I shifted because my neck was freezing from the air conditioning vent. Sarah picked at her salad.

I picked at mine.

She'd go. We'd been friends long enough for me to know that she wouldn't stay. I blinked. My eyes were burning but I was afraid to cry. Tears might change her mind and that was the last thing I wanted.

And I didn't want my sister asking questions. She'd offered to watch Jamie so Sarah and I could go out. She'd feel guilty if she knew I'd need a babysitter at night. Would offer to watch Jamie despite her twelve hour shifts at the hospital.

No way. I blinked again. Seeing Brad Pitts's latest movie held no appeal now.

"So maybe I shouldn't go?" Sarah's voice was hesitant.

I bit some lettuce so I wouldn't have to answer. My foot tapped against the floor. I suppose I could hire a nanny at night, but the thought of trusting my child to a stranger scared me. There was always a day job. But then I'd lose my precious time with Jamie.

I finally looked at Sarah, hoping my eyes didn't look teary. She wet her lips.

"I guess Grandmother needs to do her thing." Sarah offered a slow smile.

My heart kicked into overdrive. But I took a deep breath. Sarah was spontaneous. I shouldn't get my hopes up.

Sarah's long, rose-pink fingernail tapped her chin. "You're right. She'll be fine."

"Are you sure?" I asked it slowly, hesitantly.

"Of course." Sarah's hands waved in the air. "Besides, I can't just leave you hanging like that. Grandmother has friends going, too. So she'll be fine."

"Okay." It didn't hurt so much to smile now.

Sarah winked at me. "Scared you, didn't I?"

"A little." Actually, my pulse still pounded in my ears and my fingers still trembled.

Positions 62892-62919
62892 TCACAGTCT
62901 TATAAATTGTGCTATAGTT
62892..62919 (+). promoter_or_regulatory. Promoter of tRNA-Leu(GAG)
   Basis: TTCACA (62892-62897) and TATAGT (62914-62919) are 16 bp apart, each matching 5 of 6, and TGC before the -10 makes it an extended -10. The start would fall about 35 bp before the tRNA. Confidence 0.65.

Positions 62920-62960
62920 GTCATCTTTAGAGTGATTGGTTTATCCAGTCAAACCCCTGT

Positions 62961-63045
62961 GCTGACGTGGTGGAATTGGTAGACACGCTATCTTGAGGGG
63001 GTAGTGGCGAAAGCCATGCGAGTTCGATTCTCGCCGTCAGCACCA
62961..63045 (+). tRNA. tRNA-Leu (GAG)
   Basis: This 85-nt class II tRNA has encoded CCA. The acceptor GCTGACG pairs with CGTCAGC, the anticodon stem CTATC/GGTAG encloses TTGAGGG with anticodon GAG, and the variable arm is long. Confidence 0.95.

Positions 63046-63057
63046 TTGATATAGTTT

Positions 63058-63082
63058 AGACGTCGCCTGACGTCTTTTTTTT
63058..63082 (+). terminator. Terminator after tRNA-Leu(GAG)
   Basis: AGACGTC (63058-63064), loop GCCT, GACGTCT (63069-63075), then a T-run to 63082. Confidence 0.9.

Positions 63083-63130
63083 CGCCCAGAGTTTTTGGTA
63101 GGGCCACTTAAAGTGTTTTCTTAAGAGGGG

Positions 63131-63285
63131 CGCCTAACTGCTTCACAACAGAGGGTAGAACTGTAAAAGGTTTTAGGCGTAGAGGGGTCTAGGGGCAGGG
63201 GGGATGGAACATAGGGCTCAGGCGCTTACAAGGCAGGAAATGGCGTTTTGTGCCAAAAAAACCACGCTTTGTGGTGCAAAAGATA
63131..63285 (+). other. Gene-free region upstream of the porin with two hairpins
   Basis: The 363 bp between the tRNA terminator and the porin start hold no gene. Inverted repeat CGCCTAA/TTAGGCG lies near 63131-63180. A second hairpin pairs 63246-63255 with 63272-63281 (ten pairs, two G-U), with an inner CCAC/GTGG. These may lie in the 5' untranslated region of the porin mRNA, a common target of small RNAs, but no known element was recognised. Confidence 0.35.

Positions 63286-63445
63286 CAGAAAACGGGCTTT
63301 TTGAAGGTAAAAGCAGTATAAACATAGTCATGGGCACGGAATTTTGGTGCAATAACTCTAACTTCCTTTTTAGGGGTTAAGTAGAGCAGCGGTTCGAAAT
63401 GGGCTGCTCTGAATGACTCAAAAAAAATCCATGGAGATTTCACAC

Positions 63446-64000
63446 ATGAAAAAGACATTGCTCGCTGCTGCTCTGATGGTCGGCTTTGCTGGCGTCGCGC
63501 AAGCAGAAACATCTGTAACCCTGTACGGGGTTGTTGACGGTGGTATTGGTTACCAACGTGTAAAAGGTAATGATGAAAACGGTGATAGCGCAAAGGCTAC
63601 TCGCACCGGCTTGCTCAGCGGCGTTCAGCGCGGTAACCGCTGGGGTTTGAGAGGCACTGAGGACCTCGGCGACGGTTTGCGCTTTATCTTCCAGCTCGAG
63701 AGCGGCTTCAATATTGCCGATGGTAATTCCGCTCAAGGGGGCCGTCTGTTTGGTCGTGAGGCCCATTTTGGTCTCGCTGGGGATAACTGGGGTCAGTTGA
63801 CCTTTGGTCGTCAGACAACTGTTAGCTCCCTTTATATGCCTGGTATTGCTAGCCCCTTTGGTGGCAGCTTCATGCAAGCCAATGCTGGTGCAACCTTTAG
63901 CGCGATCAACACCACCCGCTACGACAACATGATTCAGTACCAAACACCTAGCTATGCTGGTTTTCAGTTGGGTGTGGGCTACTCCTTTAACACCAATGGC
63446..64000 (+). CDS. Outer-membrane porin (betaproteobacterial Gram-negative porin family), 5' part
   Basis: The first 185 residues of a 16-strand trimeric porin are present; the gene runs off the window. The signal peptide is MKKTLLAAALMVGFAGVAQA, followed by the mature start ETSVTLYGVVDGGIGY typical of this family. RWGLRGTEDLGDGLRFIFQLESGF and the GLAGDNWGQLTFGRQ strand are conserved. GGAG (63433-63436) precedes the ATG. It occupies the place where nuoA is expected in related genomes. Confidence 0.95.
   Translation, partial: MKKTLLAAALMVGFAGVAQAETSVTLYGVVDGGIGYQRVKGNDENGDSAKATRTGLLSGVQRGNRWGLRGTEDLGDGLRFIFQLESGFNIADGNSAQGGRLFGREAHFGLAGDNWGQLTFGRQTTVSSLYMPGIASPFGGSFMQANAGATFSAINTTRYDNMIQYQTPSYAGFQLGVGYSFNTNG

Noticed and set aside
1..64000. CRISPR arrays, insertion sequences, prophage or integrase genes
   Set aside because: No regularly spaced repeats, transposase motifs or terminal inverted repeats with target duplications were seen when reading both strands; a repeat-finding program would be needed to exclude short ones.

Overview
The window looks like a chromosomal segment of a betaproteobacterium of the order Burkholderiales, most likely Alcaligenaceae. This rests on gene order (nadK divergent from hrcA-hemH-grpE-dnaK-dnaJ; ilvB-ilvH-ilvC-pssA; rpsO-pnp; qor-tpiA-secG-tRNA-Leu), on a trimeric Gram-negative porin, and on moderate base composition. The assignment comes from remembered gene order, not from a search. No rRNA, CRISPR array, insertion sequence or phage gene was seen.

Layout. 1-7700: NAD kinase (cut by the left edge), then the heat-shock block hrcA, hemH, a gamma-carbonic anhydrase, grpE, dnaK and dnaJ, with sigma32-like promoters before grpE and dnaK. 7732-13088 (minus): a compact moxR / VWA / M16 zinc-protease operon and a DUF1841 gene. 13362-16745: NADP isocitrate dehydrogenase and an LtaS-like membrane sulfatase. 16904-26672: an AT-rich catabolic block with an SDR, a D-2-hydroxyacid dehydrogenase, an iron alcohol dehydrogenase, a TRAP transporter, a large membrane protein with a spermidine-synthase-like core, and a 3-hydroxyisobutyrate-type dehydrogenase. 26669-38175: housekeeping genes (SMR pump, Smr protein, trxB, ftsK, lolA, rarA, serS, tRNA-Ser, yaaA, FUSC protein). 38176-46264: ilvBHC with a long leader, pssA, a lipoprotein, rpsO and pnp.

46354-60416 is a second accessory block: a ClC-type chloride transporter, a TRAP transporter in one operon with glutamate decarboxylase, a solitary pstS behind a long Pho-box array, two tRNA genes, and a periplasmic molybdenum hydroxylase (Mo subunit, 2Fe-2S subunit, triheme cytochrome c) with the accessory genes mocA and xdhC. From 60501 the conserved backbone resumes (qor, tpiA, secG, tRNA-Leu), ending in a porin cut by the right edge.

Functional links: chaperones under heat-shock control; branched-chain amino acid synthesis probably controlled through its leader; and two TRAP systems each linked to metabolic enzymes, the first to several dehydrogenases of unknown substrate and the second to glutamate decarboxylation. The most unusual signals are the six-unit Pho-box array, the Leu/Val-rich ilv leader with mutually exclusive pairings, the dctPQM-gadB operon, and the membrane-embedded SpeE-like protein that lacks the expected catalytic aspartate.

She wiped at her mouth, then pushed her blonde hair away from her face. "You know, we have a good thing going."

I nodded. "I don't know what I'd do without you." She'd really been a lifesaver for me and Jamie. "I hope you know how much I appreciate you," I added, my voice warm with relief.

"That's good." She grinned. It was the wide, beautiful smile she gave unsuspecting guys. Usually it amused me to see them do double-takes. But now it made me suspicious.

I felt my eyebrows lift. "Glad you know it."

"No," her grin grew wider, if possible. "I'm glad you realize how much I do for you, because I need to call in a favor."

My eyes narrowed. Had all of this been an act? "What?"

She leaned forward, eyes sparkling like little gems. "I'm pregnant."

Submitted by
Jessica Nelson

Attn Pixels: Shhhhh! Another way to win!

Hey Pixels - Virginia Smith just announced another giveaway for her books, and I'm letting all my special Pixels in on the secret! Her post reads:

My fifth novel, SINCERELY, MAYLA is on a publisher-sponsored blog tour this week. You can participate in the tour, and maybe even win a copy of both books featuring my quirky heroine. I'm conducting a drawing to give away copies of both JUST AS I AM and SINCERELY, MAYLA. Entering is easy - just tell me which review or interview you enjoyed the most. Some of the bloggers are - Peg Phifer, Sherry Kyle, Vicki Tiede, Tracy Ruckman (hers is the essay contest). The drawing occurs on Monday, May 19th. Details are here.

So hope on over to her Web site, and tell her you ALWAYS have the most fun at Pix-N-Pens! You could win BOTH books!


And keep those entries coming - don't we have some great ones already? Deadline is tomorrow.

Blog Tour: Healing Promises

This week, the
Christian Fiction Blog Alliance
is introducing
Healing Promises
(Multnomah Publishers - April 15, 2008)
Amy Wallace


Amy Wallace is the author of Ransomed Dreams, a homeschool mom, and a self-confessed chocoholic. She is a graduate of the Gwinnett County Citizens Police Academy and a contributing author of several books, including God Answers Moms’ Prayers and Chicken Soup for the Soul Healthy Living Series: Diabetes. She lives with her husband and three children in Georgia.


Facing a new threat.

When FBI Agent Clint Rollins takes a bullet during a standoff, it might just save his life. But not even the ugly things he’s seen during his years working in the Crimes Against Children Unit could prepare him for the overwhelming powerlessness of hospital tests revealing an unexpected diagnosis. If only Sara weren’t retreating into doctor mode…he needs his wife now more than ever.

Frozen in fear.